1. Demonetisation resulted in chaos and loss of trust in govt: Lawrence Summers

Demonetisation resulted in chaos and loss of trust in govt: Lawrence Summers

Like everyone else, we were surprised by the dramatic action taken by Indian Prime Minister Narendra Modi to demonetise the existing Rs 500 and Rs 1,000 currency notes.

By: | Washington | Published: November 22, 2016 4:19 AM
In his blog written jointly with Natasha Sarin, Summers said most free societies would rather let several criminals go free than convict an innocent man. (Reuters) In his blog written jointly with Natasha Sarin, Summers said most free societies would rather let several criminals go free than convict an innocent man. (Reuters)

Describing the Indian government’s demonetisation steps as the “most sweeping changes in currency policy in the world in decades”, a top global economist today said without new measures, this is “unlikely to have lasting benefits” and that it has resulted in “chaos and loss of trust in the government”.

“Like everyone else, we were surprised by the dramatic action taken by Indian Prime Minister Narendra Modi to demonetise the existing Rs 500 and Rs 1,000 currency notes.

“This is by far the most sweeping change in currency policy that has occurred anywhere in the world in decades,” Lawrence ‘Larry’ Summers, a former chief economist of the World Bank and ex-economic advisor to the US President, said in a blog.

In his blog written jointly with Natasha Sarin, Summers said most free societies would rather let several criminals go free than convict an innocent man.

“In the same way, for the government to expropriate from even a few innocent victims who, for one reason or another, do not manage to convert their money, is highly problematic,” the blog said.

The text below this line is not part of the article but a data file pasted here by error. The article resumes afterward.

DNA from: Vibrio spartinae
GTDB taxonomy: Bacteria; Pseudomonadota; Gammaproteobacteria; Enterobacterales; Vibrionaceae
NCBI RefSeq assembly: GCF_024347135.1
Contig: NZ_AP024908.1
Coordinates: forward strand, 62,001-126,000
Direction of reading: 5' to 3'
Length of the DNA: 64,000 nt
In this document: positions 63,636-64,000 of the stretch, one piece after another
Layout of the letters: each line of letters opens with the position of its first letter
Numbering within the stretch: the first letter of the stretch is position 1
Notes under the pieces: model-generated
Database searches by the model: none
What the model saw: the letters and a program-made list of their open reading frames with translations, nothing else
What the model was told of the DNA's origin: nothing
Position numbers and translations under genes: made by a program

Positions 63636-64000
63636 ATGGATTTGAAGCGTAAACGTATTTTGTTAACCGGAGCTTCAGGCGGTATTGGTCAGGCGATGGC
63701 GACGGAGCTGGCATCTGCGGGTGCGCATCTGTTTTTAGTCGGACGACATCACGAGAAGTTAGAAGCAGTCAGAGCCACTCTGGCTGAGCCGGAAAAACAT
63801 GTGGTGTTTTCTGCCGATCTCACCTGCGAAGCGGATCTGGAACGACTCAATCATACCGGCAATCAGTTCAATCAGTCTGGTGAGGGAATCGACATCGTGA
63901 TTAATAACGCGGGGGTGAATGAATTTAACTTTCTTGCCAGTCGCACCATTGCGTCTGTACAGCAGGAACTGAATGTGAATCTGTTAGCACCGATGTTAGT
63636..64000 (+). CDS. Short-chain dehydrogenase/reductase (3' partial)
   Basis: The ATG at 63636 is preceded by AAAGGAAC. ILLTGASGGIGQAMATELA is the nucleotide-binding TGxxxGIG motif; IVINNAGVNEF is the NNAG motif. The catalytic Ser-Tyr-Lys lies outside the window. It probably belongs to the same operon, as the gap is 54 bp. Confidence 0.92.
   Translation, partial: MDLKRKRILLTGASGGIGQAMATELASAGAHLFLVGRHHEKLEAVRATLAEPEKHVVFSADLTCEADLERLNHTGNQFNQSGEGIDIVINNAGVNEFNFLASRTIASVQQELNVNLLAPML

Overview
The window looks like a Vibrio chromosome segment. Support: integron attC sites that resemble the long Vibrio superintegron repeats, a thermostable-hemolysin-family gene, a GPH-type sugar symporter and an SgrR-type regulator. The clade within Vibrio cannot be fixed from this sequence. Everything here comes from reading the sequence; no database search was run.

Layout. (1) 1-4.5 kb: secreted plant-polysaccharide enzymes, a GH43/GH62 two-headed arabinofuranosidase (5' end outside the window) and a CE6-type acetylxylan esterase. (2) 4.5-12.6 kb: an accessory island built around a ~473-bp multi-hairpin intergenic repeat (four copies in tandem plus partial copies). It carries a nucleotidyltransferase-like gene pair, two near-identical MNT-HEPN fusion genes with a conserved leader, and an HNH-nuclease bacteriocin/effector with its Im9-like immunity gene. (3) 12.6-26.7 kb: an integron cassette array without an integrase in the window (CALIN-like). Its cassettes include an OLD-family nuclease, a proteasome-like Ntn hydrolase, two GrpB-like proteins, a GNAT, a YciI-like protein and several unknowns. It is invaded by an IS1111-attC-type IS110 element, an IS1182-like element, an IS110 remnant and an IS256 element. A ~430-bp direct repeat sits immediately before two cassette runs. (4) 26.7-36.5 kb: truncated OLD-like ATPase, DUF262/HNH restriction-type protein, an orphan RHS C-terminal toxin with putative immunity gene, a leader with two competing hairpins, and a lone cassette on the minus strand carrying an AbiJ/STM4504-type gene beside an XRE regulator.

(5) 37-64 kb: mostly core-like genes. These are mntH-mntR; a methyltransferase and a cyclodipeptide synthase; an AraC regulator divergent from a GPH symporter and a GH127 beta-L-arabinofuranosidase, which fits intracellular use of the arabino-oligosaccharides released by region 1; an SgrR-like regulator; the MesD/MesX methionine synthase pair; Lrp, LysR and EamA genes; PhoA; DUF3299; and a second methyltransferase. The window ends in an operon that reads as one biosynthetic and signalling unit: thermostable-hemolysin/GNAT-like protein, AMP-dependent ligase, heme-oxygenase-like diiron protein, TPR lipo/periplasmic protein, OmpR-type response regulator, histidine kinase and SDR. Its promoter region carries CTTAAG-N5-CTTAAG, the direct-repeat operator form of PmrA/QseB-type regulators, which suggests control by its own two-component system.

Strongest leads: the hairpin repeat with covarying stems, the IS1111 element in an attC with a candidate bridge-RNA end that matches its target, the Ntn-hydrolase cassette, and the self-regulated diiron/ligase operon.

Moreover, the definition of what is illegal or corrupt is open to debate given the long-standing commercial practices in India, Summers added.

He and Sarin said there are also questions of equity and efficacy.

“We strongly suspect that those with the largest amount of ill-gotten gain do not hold their wealth in cash but instead, have long since converted it into foreign exchange, gold, bitcoin or some other store of value.

“So it is petty fortunes, not the hugest and most problematic ones, that are being targeted,” Summers wrote.

“Without new measures to combat corruption, we doubt that this currency reform will have lasting benefits.

“Corruption will continue albeit with slightly different arrangements,” said Summers, who in the past had advocated a similar measure for USD 100 and Euro 500 currencies.

“On balance, nothing in the Indian experience gives us pause in recommending that no more large notes be created in the United States, Europe and around the world.

“We were not enthusiastic previously about the idea of withdrawing existing notes from circulation because we judged the costs to exceed the benefits.

“The ongoing chaos in India and the resulting loss of trust in the government fortify us in this judgement,” Summers wrote.

  1. K
    Kumar
    Nov 22, 2016 at 12:27 pm
    Summers has to see the winter to realize the facts
    Reply
    1. Samir Shah
      Nov 22, 2016 at 6:02 am
      Absolutely ... its the best thing to happen to India. Please do your homework.
      Reply
      1. P
        Procopius
        Nov 23, 2016 at 1:58 am
        I don't think very many people understand what the problem here is. Try to imagine if the U.S. government was to declare all existing $10 and $20 bills illegal. All cash transactions would have to be done only with $100 and the existing stock of $5 and $1 bills. At the same time they replace all $100 bills with a new issue that is a different size that will not fit in existing ATM machines, so if you want $100 bills you have to go into the bank and stand in line. How many people can take a couple hours off from work to go to the bank? What happens when all the customers at the 7-11 have $100 bills and buy some stuff that adds up the $7.50? The Indian government decided to print the R2000 notes first, because they could print a larger value in a shorter time. Meanwhile, they don't have enough smaller denomination bills to make change. This is going to take years to work out, and the hardships are going to get worse for months. I was astonished to see that Paul Romer thinks drug cartels keep huge amounts of wealth in the form of $100 bills. Well, he's studied the question and I haven't, but why should they when RBS and HSBC and UBS will gladly launder their money for them?
        Reply
        1. R
          Ramendra ghosh
          Nov 22, 2016 at 3:35 am
          RUBBISH ! The only word that comes to mind having read that article..dian
          Reply

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